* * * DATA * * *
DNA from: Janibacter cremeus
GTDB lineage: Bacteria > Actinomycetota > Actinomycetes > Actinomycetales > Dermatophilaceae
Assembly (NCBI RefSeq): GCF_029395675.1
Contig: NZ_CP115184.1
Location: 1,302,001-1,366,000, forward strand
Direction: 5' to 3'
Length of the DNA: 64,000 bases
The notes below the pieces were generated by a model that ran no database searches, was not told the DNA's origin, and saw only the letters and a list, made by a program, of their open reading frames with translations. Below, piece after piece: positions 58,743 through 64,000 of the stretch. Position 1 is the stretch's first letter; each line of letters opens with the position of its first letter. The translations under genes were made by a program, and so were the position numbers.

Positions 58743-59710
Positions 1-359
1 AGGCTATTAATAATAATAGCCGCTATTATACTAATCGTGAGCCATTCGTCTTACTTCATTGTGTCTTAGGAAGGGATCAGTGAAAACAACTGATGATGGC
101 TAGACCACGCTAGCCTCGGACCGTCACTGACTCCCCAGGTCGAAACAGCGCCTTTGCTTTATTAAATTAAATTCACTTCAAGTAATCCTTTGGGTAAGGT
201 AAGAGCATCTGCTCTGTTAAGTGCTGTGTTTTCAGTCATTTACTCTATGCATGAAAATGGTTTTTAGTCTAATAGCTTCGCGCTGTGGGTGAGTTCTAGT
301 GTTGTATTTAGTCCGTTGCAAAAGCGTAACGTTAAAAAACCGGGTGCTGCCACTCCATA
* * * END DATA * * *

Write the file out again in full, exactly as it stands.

DNA from: Janibacter cremeus
GTDB lineage: Bacteria > Actinomycetota > Actinomycetes > Actinomycetales > Dermatophilaceae
Assembly (NCBI RefSeq): GCF_029395675.1
Contig: NZ_CP115184.1
Location: 1,302,001-1,366,000, forward strand
Direction: 5' to 3'
Length of the DNA: 64,000 bases
The notes below the pieces were generated by a model that ran no database searches, was not told the DNA's origin, and saw only the letters and a list, made by a program, of their open reading frames with translations. Below, piece after piece: positions 58,743 through 64,000 of the stretch. Position 1 is the stretch's first letter; each line of letters opens with the position of its first letter. The translations under genes were made by a program, and so were the position numbers.

Positions 58743-59710
Positions 1-359
1 AGGCTATTAATAATAATAGCCGCTATTATACTAATCGTGAGCCATTCGTCTTACTTCATTGTGTCTTAGGAAGGGATCAGTGAAAACAACTGATGATGGC
101 TAGACCACGCTAGCCTCGGACCGTCACTGACTCCCCAGGTCGAAACAGCGCCTTTGCTTTATTAAATTAAATTCACTTCAAGTAATCCTTTGGGTAAGGT
201 AAGAGCATCTGCTCTGTTAAGTGCTGTGTTTTCAGTCATTTACTCTATGCATGAAAATGGTTTTTAGTCTAATAGCTTCGCGCTGTGGGTGAGTTCTAGT
301 GTTGTATTTAGTCCGTTGCAAAAGCGTAACGTTAAAAAACCGGGTGCTGCCACTCCATA